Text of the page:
The policy challenges of creating a world-class university outside the global ‘core’

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In print at last!

My latest article –  The policy challenges of creating a world-class university outside the global ‘core’ – which was published online in March, has finally found a home in a print edition of the journal it is published in. (There is usually a lag because publishers do their best to get online versions of papers out quickly but will have a limited number of print editions during the year. It’s a great example of old and new technologies coming together in a slightly awkward way.)

So, if you are an avid reader of the European Journal of Higher Education – and I have no doubt that if you aren’t now, you will be soon – you will find my article in issue 4 in the “Debate” section.

This gives it a full and fancy reference should you ever wish to cite my ideas about world-class universities in Kazakhstan:

Sabzalieva, Emma. 2017. “The Policy Challenges of Creating a World-Class University Outside the Global ‘core.’” European Journal of Higher Education 7 (4):424–39. https://doi.org/10.1080/21568235.2017.1292856.
af9f221f2edd950850a07b046abec6e2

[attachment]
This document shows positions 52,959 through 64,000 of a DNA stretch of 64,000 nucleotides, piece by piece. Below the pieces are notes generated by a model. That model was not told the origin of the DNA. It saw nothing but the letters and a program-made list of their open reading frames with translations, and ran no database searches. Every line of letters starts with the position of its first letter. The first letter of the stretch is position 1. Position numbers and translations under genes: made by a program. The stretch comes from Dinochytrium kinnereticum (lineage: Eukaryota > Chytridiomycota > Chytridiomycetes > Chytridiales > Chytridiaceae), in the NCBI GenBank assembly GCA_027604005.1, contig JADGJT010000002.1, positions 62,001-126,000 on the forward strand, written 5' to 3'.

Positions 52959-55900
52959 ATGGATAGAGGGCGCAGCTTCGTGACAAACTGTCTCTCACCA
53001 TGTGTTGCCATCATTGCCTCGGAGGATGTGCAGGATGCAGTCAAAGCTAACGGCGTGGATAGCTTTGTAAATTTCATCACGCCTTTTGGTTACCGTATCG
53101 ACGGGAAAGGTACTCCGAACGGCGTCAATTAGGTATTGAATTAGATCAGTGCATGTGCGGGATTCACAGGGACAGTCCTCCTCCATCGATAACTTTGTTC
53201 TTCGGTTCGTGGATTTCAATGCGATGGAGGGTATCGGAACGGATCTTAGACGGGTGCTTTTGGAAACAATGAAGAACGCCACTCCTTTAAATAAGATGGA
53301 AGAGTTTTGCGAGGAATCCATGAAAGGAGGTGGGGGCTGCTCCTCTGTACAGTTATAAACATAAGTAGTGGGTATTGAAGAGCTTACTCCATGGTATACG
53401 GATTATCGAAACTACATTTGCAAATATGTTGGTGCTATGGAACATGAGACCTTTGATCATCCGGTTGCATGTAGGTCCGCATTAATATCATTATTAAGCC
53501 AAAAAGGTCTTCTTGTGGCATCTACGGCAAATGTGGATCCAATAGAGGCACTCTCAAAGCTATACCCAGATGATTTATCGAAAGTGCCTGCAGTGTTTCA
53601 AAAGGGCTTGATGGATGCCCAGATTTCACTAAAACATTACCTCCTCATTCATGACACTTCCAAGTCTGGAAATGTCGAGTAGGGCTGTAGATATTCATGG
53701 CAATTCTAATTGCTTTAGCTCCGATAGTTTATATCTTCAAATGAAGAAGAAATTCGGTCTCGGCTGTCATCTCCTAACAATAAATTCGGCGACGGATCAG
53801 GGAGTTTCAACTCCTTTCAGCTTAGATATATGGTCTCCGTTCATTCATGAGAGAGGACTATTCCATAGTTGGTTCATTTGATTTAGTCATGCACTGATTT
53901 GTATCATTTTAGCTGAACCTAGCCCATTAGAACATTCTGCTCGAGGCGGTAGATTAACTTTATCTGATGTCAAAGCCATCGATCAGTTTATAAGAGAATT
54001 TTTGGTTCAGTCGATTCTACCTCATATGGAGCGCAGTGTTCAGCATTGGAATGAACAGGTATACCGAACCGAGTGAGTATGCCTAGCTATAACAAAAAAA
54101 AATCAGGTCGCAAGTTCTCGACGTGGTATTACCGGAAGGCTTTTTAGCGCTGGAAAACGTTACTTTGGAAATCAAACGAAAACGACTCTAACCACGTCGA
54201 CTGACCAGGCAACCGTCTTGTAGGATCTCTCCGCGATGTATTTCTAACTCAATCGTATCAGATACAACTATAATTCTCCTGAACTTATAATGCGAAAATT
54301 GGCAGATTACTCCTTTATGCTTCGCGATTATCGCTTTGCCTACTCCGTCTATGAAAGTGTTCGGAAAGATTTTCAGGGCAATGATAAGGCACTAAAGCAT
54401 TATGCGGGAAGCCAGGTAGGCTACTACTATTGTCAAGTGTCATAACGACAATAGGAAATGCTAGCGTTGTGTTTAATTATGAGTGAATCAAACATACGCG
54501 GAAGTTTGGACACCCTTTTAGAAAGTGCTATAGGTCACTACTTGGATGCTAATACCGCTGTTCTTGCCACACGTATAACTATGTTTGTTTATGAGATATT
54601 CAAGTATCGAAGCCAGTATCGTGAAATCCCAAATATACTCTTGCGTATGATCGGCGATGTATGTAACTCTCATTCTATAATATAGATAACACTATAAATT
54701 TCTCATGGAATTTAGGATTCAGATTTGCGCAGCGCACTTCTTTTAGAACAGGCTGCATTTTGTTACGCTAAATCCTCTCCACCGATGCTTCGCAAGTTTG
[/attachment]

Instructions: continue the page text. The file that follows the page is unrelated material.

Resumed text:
…or without printed articles

What’s it about?

I was hoping you’d ask… Here’s a copy of the abstract, which hopefully whets your appetite:

Although the idea of the world-class university is not a new one, it
has become increasingly commonplace in public policies around
the globe, also gaining traction in states outside the global ‘core’.
Kazakhstan, the only Central Asian member of the European
Higher Education Area, is no exception as it too aspires to have a
world-class university. This paper examines the policies of the
Kazakhstani government towards a recently founded institution,
Nazarbayev University, as it seeks to position Kazakhstan as a
credible global knowledge economy, but also use the university
as a means of fulfilling domestic nation-building objectives.
Addressing the policy challenges of creating a world-class
university in this particular Central Asian context, the paper
contributes to a reshaping of our understanding of how certain
states currently outside the global ‘core’ are using higher
education as a neoliberal development strategy. This paper offers
the prospect that there might not just be multiple paths to the
creation of a world-class university, but also multiple
interpretations of what it means to be a world-class university.

Would you like a free copy of the article?

There are 50 e-copies up for grabs at http://www.tandfonline.com/eprint/BugJKtrEFRnhfJpkeDya/full. Go ahead, be my guest!

Feedback please!

I’d love to know what you think of the article. Questions, comments and suggestions for improvement are all welcomed.

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